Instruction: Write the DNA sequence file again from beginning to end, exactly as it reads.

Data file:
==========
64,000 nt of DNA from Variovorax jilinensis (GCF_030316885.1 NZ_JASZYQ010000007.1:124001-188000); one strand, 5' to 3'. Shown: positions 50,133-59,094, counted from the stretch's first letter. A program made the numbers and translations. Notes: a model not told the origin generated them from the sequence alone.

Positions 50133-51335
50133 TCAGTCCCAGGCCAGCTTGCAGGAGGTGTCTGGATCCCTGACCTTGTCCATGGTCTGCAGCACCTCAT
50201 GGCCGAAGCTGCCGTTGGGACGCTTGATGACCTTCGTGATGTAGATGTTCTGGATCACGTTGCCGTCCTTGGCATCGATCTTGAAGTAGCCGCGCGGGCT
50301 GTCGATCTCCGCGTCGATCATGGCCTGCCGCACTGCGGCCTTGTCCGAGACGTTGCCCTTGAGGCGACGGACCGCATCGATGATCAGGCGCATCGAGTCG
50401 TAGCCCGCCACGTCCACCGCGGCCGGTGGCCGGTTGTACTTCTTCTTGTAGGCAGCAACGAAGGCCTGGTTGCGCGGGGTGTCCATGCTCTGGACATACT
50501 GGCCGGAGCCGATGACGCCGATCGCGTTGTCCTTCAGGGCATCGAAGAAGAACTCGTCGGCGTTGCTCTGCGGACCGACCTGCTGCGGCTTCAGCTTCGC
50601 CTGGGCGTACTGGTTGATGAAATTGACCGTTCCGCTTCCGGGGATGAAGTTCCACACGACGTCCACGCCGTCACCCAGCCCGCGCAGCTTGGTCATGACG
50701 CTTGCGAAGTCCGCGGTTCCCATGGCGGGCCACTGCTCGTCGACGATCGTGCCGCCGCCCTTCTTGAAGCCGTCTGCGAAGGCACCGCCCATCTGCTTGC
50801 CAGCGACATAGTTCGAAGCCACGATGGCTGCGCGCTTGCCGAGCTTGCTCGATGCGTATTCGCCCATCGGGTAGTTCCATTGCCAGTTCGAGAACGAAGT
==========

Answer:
64,000 nt of DNA from Variovorax jilinensis (GCF_030316885.1 NZ_JASZYQ010000007.1:124001-188000); one strand, 5' to 3'. Shown: positions 50,133-59,094, counted from the stretch's first letter. A program made the numbers and translations. Notes: a model not told the origin generated them from the sequence alone.

Positions 50133-51335
50133 TCAGTCCCAGGCCAGCTTGCAGGAGGTGTCTGGATCCCTGACCTTGTCCATGGTCTGCAGCACCTCAT
50201 GGCCGAAGCTGCCGTTGGGACGCTTGATGACCTTCGTGATGTAGATGTTCTGGATCACGTTGCCGTCCTTGGCATCGATCTTGAAGTAGCCGCGCGGGCT
50301 GTCGATCTCCGCGTCGATCATGGCCTGCCGCACTGCGGCCTTGTCCGAGACGTTGCCCTTGAGGCGACGGACCGCATCGATGATCAGGCGCATCGAGTCG
50401 TAGCCCGCCACGTCCACCGCGGCCGGTGGCCGGTTGTACTTCTTCTTGTAGGCAGCAACGAAGGCCTGGTTGCGCGGGGTGTCCATGCTCTGGACATACT
50501 GGCCGGAGCCGATGACGCCGATCGCGTTGTCCTTCAGGGCATCGAAGAAGAACTCGTCGGCGTTGCTCTGCGGACCGACCTGCTGCGGCTTCAGCTTCGC
50601 CTGGGCGTACTGGTTGATGAAATTGACCGTTCCGCTTCCGGGGATGAAGTTCCACACGACGTCCACGCCGTCACCCAGCCCGCGCAGCTTGGTCATGACG
50701 CTTGCGAAGTCCGCGGTTCCCATGGCGGGCCACTGCTCGTCGACGATCGTGCCGCCGCCCTTCTTGAAGCCGTCTGCGAAGGCACCGCCCATCTGCTTGC
50801 CAGCGACATAGTTCGAAGCCACGATGGCTGCGCGCTTGCCGAGCTTGCTCGATGCGTATTCGCCCATCGGGTAGTTCCATTGCCAGTTCGAGAACGAAGT